When there was combat, when there was strategizing, when there was maneuvering, engaging, and every other thing soldiers and armies do, Spec-Ops had my full attention. To go even further, it didn’t matter who the enemies were. If they were human, fine. If they were some nightmarish teddy bear, sure. If they were another magical girl, count me in. Fantasy, realism, it didn’t matter. This series found its comfort zone within its action scenes.

It should also be noted: Spec-Ops wasn’t shy with its violence. There were plenty of instances which had blood, blown off limbs, and mutilations. There was even one particularly brutal scissors-to-the-eye moment. Don’t say you weren’t warned.


To add a caveat to all that, the graphic nature of Spec-Ops was a double-edged sword. There may have been entertainment value – or, at least, I got a kick out of it – but violence for the sake of violence can quickly run into problems. And problems were precisely what this show ran into.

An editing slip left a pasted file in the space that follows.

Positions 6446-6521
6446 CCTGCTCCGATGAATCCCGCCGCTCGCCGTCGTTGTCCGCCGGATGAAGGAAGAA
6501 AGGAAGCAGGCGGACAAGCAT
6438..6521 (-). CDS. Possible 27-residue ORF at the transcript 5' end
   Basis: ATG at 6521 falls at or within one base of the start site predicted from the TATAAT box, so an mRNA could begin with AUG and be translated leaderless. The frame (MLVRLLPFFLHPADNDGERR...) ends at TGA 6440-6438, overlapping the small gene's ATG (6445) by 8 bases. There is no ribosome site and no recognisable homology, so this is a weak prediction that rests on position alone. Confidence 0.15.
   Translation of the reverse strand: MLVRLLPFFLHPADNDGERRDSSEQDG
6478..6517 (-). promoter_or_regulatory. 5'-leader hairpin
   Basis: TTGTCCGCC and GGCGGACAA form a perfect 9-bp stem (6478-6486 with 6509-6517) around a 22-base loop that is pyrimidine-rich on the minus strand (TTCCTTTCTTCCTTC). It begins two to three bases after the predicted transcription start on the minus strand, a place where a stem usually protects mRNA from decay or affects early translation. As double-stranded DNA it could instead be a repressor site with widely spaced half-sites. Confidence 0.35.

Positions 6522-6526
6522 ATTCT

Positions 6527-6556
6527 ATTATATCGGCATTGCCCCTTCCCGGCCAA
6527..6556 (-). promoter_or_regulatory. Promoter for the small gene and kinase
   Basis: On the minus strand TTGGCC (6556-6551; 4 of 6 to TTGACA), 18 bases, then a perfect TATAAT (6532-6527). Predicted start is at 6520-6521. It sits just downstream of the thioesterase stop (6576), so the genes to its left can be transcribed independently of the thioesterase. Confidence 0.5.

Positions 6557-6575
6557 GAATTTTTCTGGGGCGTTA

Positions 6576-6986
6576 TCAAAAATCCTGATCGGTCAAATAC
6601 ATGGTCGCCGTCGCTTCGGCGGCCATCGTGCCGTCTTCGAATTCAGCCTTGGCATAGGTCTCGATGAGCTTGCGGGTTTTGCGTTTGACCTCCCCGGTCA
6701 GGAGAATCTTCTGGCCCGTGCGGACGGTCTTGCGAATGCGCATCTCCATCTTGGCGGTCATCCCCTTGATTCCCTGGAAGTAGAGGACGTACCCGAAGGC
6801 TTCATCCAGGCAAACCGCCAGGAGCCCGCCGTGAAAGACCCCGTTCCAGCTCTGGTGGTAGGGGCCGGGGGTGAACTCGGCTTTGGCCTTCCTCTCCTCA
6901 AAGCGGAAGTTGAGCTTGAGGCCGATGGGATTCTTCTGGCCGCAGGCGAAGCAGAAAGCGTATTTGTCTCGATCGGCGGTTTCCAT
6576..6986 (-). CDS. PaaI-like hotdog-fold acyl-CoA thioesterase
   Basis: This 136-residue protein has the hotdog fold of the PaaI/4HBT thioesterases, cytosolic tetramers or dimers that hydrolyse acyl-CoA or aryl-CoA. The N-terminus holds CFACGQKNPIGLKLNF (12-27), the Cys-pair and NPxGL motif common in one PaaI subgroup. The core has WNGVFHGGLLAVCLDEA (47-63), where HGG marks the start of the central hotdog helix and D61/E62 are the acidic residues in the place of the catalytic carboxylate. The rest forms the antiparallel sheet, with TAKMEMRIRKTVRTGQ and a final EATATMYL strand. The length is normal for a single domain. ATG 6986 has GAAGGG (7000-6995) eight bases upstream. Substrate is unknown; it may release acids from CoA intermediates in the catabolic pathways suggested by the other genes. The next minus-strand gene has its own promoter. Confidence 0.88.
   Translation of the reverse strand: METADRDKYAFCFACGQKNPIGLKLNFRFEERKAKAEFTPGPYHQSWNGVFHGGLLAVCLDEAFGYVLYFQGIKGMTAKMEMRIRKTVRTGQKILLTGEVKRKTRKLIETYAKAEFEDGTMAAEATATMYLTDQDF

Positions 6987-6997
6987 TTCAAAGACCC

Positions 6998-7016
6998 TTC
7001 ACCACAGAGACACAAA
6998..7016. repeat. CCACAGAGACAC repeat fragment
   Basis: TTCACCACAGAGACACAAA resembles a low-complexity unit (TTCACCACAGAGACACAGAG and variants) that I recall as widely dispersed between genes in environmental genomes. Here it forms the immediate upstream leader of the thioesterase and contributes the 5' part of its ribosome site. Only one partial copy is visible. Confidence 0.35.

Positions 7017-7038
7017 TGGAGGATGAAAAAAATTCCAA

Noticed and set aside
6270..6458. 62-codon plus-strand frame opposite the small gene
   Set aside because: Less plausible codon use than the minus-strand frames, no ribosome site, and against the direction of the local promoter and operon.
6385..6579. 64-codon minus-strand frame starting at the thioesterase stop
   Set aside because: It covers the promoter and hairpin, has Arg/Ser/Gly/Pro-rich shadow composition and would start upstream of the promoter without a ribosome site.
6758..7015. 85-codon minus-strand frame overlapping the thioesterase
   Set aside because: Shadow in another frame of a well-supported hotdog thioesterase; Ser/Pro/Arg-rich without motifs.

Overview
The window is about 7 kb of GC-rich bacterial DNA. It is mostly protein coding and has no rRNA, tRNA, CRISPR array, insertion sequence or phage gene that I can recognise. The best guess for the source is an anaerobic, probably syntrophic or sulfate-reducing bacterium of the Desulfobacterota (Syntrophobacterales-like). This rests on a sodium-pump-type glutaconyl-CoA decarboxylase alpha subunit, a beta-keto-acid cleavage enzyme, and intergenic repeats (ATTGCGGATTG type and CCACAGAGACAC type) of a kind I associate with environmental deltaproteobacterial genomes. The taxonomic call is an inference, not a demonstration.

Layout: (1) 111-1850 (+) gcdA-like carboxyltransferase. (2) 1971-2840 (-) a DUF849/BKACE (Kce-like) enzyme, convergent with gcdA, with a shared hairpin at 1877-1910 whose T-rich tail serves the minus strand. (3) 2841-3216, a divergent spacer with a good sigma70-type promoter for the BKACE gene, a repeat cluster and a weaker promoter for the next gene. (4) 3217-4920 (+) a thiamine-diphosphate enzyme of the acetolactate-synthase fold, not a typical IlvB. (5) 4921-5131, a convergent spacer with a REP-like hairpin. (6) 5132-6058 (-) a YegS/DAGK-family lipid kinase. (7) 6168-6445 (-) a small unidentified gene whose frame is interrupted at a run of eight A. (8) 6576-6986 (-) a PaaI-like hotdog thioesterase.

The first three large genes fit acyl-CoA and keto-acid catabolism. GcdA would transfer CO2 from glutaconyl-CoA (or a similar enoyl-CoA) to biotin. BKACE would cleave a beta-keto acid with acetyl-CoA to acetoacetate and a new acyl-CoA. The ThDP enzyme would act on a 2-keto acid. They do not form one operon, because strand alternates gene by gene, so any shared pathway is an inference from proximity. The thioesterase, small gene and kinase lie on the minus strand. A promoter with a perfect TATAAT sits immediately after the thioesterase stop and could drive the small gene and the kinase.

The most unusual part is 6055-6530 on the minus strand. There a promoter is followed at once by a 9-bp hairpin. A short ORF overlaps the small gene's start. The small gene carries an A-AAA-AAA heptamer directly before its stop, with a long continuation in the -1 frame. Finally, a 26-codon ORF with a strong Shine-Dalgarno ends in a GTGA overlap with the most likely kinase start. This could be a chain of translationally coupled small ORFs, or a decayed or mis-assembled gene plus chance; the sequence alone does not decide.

Also – still sticking to this series’ action – it was only when characters were fighting did I not want to lower my head in annoyance. The extent of Spec-Ops’ characters designs, outside of battle, was giving all its female characters awkwardly large breasts and mono-color eyes. When in her magical girl form, though, someone like Asuka looked kind of awesome.

On this entire front, Spec-Ops had currency to spend. Should this series, for whatever reason, get the second season it so desperately set itself up for (do not hope for a well-rounded conclusion) and only goes more over-the-top with its action and violence, you can expect more of the same:


An anime which has no idea what it wants to be.

Series Negatives

There were two characters in this series whose existence felt exceedingly pointless. They were Sayako Hata and Nozomi Makino (voiced respectively by Chinami Hashimoto and Rie Takahashi). Both girls went through something horrific – Nozomi, arguably, had it the worst – and nevertheless, the impact they left on this story was minuscule.